Frances Elliot's Roman Gossip (1894)

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Frances Elliot's Roman Gossip (1894)


Intimacy--As Source


Elliot's account of Rome displays his experiences and descriptions of the city. The preface defends gossip as a valid source of information for "domestic" and "familiar" stories that add to those widely known.


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[preface] The day of heroes is past in Rome, but it is well to have some further record of it. History has touched it, but there is still much to tell the English public of the familiar lives of such men as Garibaldi, Victor Emmanuel, and Pio Nono. My gossip has gone beyond these names and connects itself with the romantic epoch of the formation of a new Italy either by friends or foes. It has associated itself with the great masters of art and literature, such as Alfieri, Eossini, and Canova, and the Princes of the land, as well as that great family of Buonaparte so inherent in the very soil of modern Eome. Small gossip, it is true; familiar —domestic —but for that not to be despised ; and to this I have added some of my own experiences extending back to the days of Papal tyranny in the occupation of Rome by a French army.
[285-287] [...] Then there was the English set, exclusive, dull, pretentious, keeping much aloof, as a numerous colony, and appropriating an entire quarter of the city about the Piazza di Spagna, with their own shops, prices, books, and servants. They formed in those days a powerful faction, which has now entirely disappeared, almost as unapproachable as the Roman Princesses, specially towards Americans, whom they held in the light of Pariahs, and were always ready to explain to the Romans that, although speaking the same tongue, they (the Americans) were sprung from the dregs of the British nation. The American set, on the other hand, some four thousand strong, despising the English, formed quite a world in itself, with its own manners, customs, and drawl, to which outsiders, specially English, were rarely admitted. I remember being invited by the then American Minister, Mr. Cass, who lived in the Piazza del Popolo, to a most charming dance of young American girls, almost without a chaperone, myself the only foreigner present. There was a great deal of laughing, and romping, and fun, all of a most harmless kind, but which would have been deemed excessive elsewhere. I was never asked again. When I inquired the reason, I was told that my being admitted at all was considered as too great a favour to repeat. [...] Now some of the first Princes of Rome have married American ladies, and they are certainly much more appreciated in society here than the English.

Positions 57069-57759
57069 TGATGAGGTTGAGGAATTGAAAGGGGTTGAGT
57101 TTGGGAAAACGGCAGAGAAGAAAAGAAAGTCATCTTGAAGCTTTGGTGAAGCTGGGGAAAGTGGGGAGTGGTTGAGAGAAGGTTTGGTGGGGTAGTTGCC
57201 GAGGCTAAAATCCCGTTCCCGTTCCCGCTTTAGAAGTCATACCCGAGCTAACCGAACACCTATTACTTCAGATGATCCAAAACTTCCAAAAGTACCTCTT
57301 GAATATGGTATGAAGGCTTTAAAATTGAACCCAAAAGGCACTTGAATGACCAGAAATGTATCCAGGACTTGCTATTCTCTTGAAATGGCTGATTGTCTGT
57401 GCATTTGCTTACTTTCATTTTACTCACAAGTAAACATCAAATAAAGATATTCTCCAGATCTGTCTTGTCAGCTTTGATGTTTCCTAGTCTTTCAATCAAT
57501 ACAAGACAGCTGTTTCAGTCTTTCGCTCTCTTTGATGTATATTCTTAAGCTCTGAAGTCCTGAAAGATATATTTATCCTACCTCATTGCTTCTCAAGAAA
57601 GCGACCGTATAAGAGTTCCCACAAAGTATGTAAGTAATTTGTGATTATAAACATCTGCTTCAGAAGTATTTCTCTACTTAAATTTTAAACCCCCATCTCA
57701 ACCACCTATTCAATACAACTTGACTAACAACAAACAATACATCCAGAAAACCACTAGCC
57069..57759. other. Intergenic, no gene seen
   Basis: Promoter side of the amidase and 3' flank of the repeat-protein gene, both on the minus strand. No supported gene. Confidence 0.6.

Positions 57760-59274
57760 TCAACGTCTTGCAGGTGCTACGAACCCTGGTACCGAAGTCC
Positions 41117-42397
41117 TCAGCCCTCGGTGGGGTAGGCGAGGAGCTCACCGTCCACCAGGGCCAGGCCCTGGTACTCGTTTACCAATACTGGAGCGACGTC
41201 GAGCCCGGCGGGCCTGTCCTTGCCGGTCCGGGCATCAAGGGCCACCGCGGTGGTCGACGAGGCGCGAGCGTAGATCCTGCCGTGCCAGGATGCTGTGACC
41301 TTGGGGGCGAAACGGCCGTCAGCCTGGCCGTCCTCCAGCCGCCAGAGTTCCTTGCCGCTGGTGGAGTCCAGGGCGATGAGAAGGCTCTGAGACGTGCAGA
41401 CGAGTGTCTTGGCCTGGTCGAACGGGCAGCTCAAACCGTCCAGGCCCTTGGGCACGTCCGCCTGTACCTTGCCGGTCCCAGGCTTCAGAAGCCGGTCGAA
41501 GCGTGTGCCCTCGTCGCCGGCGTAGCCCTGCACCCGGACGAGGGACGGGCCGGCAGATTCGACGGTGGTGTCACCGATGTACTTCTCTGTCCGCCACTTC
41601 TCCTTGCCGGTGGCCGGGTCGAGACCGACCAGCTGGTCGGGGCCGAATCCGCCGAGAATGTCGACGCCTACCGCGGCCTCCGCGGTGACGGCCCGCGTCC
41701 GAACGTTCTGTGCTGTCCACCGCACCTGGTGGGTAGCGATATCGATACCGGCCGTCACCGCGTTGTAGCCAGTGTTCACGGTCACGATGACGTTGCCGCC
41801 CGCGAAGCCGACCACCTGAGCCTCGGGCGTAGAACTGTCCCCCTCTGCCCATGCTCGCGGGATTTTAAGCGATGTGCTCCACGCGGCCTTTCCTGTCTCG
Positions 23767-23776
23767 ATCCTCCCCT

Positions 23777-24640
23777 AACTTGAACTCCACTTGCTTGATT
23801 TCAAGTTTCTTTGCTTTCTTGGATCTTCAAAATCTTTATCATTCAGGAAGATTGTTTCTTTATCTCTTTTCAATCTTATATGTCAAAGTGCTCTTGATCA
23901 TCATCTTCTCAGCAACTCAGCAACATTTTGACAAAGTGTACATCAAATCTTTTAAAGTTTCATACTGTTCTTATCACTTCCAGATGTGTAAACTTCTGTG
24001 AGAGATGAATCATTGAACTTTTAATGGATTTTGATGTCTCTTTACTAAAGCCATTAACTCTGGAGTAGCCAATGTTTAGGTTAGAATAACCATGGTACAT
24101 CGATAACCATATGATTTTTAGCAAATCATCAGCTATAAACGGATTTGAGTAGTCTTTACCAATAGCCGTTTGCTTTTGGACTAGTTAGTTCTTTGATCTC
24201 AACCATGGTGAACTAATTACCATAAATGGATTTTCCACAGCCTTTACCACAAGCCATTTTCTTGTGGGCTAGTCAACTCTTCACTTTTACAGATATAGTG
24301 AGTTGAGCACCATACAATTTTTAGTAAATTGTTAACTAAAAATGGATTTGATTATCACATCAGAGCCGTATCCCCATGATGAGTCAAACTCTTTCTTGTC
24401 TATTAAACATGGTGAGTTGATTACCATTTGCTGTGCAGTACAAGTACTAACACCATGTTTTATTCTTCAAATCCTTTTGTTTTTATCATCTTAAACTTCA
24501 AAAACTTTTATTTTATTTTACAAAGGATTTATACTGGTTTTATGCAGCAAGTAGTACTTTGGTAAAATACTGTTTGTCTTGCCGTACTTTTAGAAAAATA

London, UK

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“Frances Elliot's Roman Gossip (1894),” Archival Gossip Collection, accessed February 21, 2024,

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